Sivut kuvina


SCENE I. The Street before Olivia's House.

Enter Clown and FABIAN.

Fab. Now, as thou lovest me, let me see his letter. Clo. Good master Fabian, grant me another request. Fab. Any thing.

Clo. Do not desire to see this letter.

Fab. That is, to give a dog, and, in recompense, desire my dog again.

Enter DUKE, VIOLA, and Attendants.

Duke. Belong you to the lady Olivia, friends? Clo. Ay, sir; we are some of her trappings. Duke. I know thee well: How dost thou, my good fellow?

Clo. Truly, sir, the better for my foes, and the worse for my friends.

Duke. Just the contrary; the better for thy friends. Clo. No, sir, the worse.

Duke. How can that be?

Clo. Marry, sir, they praise me, and make an ass of me; now my foes tell me plainly I am an ass: so that by my foes, sir, I profit in the knowledge of myself; and by my friends I am abused: so that, conclusions to be as kisses, if your four negatives make your two affirmatives1, why, then the worse for my friends, and the better for my foes.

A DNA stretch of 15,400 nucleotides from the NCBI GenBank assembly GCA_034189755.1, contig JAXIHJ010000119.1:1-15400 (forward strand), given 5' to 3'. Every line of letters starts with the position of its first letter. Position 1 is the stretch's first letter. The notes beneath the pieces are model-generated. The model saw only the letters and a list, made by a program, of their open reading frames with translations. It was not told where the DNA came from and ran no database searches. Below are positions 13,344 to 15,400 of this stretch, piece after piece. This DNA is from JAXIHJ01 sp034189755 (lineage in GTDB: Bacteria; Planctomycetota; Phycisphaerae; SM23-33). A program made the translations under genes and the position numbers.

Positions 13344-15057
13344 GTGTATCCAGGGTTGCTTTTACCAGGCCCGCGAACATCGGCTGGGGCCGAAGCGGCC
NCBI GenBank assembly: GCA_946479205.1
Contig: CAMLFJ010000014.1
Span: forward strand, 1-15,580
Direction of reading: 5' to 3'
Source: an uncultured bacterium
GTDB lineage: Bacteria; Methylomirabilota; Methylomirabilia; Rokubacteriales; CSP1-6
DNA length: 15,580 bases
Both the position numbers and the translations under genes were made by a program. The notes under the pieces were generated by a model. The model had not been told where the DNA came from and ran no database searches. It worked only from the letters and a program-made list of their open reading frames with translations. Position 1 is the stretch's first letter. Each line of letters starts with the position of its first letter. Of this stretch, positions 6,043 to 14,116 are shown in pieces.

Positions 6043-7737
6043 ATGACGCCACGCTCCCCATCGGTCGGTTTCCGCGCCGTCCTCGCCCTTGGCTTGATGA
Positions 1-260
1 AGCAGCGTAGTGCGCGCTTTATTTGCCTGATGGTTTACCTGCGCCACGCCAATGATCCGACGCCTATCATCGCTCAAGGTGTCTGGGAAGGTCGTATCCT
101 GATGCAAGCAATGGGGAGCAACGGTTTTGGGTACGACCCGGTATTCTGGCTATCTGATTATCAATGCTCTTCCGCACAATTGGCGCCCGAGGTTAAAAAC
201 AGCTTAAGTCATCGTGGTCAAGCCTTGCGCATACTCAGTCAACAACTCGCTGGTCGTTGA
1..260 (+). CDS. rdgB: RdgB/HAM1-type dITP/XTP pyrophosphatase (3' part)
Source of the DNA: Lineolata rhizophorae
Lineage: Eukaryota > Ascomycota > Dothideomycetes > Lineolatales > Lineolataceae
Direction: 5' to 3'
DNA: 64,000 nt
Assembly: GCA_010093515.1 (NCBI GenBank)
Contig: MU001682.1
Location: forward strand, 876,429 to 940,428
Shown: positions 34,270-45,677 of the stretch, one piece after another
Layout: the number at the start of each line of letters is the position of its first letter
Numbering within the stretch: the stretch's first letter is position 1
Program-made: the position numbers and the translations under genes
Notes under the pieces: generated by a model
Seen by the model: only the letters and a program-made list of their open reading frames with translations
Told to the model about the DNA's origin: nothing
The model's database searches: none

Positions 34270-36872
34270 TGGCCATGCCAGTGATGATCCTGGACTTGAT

1 So, in Marlowe's Lust's Dominion :

Come let's kisse.

Moor. Away, away.

Queen. No, no, says I; and twice away says stay.

Sir Philip Sidney has enlarged upon the thought in the Sixty-third Stanza of Astrophel and Stella.

Duke. Why, this is excellent.

Clo. By my troth, sir, no; though it please you to be one of my friends.

Duke. Thou shalt not be the worse for me; there's gold.

Clo. But that it would be double-dealing, sir, I would you could make it another.

Duke. O, you give me ill counsel.

Clo. Put your grace in your pocket, sir, for this once, and let your flesh and blood obey it.

Duke. Well, I will be so much a sinner to be a double dealer; there's another.

Clo. Primo, secundo, tertio, is a good play; and the old saying is, the third pays for all; the triplex, sir, is a good tripping measure; or the bells of St. Bennet, sir, may put you in mind; One, two, three.